The American Bankers Association released a letter to the Consumer Financial Protection Bureau. In it they underscore their belief that regulations on peer-to-peer (P2P) payments would provide negative results for consumers. They also indicate that it would not significantly impact overall fraud within P2P payments use. The ABA’s announcement provides additional information on their viewpoint:
“ABA and two community bankers attended a listening session with CFPB staff on Sept. 29. The letter reiterated and supplemented points made in the listening session to explain some of the scams banks and their customers are experiencing, steps banks take to prevent scams and other fraud, and the significant banking industry efforts to educate customers about how to avoid being a victim of fraud. In addition, it highlighted ABA members’ concern about the implications and unintended consequences if liability for payments that consumers authorize—but later claim were part of a scam—is shifted to banks.”
P2P Payments – A Cash Alternative
The ABA letter underscores the greatest benefit and issues with P2P payments. It is essentially a cash alternative and less analogous to credit and debit products. Of course, because of the digital connection to bank accounts the education piece becomes critical for financial institutions. It ensures the proper use by its consumers. As I noted in my recent “U.S. 2022 Person-to-Person (P2P) Payments Market Update” report and as the ABVA writes, consumer education is the linchpin to FIs efforts to combat fraud within the P2P ecosystem. P2P providers currently offer a myriad of options. These options serve to educate consumers about the risks involved in sending money through their service. Or, the options provide limits to the amount of money that can be accessed unless a consumer verifies their account. Verification generally requires providing information such as full name, mailing address, date of birth, and the last four digits of the user’s Social Security number.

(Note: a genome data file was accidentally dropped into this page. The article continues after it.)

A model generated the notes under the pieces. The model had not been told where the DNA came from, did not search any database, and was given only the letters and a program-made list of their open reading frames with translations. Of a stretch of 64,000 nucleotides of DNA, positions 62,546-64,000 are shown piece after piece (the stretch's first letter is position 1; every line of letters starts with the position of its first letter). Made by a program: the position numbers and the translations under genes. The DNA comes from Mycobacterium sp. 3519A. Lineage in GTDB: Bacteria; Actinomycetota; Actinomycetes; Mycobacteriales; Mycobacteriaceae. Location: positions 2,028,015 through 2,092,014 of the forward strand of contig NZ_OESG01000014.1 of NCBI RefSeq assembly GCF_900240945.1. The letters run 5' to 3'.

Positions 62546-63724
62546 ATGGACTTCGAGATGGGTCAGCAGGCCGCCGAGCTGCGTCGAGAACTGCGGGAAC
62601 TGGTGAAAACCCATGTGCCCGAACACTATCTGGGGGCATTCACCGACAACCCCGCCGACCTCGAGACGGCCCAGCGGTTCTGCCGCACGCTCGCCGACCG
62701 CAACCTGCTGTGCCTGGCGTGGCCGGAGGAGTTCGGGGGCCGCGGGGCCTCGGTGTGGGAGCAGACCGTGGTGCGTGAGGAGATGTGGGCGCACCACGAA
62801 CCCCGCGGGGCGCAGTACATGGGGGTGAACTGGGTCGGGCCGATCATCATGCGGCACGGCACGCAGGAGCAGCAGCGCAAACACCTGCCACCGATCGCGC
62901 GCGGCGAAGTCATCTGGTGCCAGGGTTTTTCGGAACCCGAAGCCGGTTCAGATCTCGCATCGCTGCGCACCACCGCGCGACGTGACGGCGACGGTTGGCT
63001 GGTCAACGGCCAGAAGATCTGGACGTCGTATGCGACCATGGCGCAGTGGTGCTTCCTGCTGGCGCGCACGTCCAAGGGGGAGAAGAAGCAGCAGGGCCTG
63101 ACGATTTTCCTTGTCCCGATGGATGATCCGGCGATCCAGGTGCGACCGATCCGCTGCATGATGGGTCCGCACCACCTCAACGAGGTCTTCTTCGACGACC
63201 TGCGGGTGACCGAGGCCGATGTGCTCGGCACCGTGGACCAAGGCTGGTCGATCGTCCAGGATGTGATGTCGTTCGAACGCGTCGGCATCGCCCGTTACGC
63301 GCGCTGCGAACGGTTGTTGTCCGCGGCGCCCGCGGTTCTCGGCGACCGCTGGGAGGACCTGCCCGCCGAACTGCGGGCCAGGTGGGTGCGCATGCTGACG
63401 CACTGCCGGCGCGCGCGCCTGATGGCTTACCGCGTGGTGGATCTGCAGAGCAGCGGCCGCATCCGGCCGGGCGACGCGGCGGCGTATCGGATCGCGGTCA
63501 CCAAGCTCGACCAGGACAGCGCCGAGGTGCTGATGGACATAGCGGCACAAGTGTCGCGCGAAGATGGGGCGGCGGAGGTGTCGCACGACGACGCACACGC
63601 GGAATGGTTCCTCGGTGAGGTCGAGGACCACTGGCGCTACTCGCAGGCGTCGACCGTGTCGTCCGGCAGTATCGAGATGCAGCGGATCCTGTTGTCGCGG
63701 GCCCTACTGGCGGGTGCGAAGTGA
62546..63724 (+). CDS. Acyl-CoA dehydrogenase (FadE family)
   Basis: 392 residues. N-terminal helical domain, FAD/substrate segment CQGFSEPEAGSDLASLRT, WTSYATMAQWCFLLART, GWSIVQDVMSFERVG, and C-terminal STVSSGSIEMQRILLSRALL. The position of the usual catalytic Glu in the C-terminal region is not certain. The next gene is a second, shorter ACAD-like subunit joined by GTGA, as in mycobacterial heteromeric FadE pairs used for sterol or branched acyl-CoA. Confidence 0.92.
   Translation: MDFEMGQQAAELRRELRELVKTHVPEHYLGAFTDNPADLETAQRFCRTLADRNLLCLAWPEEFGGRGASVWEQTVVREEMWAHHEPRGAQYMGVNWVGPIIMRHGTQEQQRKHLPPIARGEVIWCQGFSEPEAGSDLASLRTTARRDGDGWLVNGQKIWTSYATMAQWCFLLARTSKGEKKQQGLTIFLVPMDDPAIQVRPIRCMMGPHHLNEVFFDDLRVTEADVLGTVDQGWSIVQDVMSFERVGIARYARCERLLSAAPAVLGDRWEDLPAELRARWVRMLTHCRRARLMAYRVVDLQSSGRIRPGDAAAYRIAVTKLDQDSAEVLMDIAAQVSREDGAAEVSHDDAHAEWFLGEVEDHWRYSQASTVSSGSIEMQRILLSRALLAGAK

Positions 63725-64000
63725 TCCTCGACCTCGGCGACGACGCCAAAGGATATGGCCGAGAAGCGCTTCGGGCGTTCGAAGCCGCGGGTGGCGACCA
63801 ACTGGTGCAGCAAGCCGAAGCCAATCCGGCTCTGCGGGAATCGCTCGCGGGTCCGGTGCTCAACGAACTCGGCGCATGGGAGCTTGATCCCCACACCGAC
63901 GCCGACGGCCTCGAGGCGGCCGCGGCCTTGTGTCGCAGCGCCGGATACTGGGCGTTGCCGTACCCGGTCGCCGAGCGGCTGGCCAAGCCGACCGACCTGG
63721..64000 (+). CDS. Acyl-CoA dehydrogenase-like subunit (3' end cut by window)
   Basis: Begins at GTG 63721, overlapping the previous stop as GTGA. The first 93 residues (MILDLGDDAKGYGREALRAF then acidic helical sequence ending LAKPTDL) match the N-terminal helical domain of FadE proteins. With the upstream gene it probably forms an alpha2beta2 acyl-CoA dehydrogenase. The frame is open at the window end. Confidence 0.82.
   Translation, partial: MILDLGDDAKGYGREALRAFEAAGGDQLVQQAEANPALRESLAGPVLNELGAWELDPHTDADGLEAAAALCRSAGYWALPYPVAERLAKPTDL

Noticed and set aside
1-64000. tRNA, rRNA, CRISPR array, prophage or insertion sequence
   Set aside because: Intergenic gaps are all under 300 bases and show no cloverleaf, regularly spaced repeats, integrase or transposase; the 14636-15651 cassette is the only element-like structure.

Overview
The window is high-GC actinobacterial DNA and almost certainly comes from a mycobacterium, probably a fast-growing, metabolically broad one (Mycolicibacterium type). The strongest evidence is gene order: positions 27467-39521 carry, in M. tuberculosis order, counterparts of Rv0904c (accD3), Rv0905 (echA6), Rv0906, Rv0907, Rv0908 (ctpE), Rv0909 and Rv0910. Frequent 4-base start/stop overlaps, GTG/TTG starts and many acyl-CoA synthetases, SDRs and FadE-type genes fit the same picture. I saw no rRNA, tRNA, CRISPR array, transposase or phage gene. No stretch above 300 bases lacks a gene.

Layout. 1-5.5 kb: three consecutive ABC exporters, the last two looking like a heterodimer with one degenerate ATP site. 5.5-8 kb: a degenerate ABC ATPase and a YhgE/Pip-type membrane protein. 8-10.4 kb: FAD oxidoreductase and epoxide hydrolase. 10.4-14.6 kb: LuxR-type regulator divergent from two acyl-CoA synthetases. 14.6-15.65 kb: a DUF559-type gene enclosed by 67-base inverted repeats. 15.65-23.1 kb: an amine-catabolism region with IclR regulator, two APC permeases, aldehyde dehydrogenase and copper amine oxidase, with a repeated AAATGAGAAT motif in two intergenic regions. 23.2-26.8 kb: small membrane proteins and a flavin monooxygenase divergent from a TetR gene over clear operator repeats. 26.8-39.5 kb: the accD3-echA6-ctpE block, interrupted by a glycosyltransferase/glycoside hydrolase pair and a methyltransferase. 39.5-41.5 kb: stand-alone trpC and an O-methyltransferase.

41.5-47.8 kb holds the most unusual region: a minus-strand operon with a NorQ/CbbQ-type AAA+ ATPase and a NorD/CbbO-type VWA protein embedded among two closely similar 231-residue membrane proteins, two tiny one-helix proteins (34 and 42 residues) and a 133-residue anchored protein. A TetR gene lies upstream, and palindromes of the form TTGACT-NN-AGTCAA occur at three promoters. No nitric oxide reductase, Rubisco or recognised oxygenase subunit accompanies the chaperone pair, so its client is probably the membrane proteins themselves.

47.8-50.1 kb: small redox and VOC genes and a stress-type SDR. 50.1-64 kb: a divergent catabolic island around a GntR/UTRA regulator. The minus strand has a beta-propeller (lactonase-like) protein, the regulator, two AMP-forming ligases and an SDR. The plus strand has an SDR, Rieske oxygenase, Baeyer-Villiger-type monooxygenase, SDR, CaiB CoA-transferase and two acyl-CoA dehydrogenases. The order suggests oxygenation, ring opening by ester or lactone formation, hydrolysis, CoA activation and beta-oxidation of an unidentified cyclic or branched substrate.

Fraud for P2P Payments Transactions
The ABA also notes that incidents of fraud in P2P transactions remain very low. This exemplifies that in the past 5 years of Zelle transactions reports of fraud represent less than 1% of total transactions. When these limited fraud transactions are brought to their attention, the ability of the FI to take action can be limited:
“It also noted that banks also have limited insight or opportunity to intervene in consumers’ payment decisions, the association said. ‘Indeed, consumers are in the best position to know the reasons they are sending money, the circumstances of the payment, and who the recipient is.’”
The ABA point of not having better clarity into the transaction is a critical message in their limited ability to rectify potentially fraudulent activity. Credit and debit transactions have much greater detail. This is for both the card of the consumer and the type and location of the merchant. P2P transactions can be fairly anonymous and have no underlying transactional detail. Creating processes to combat them would likely strip P2P services of the main value proposition of a free, simple and instant way to send money electronically between people.
Overview by Jordan Hirschfield, Director of the Prepaid Advisory Service at Mercator Advisory Group.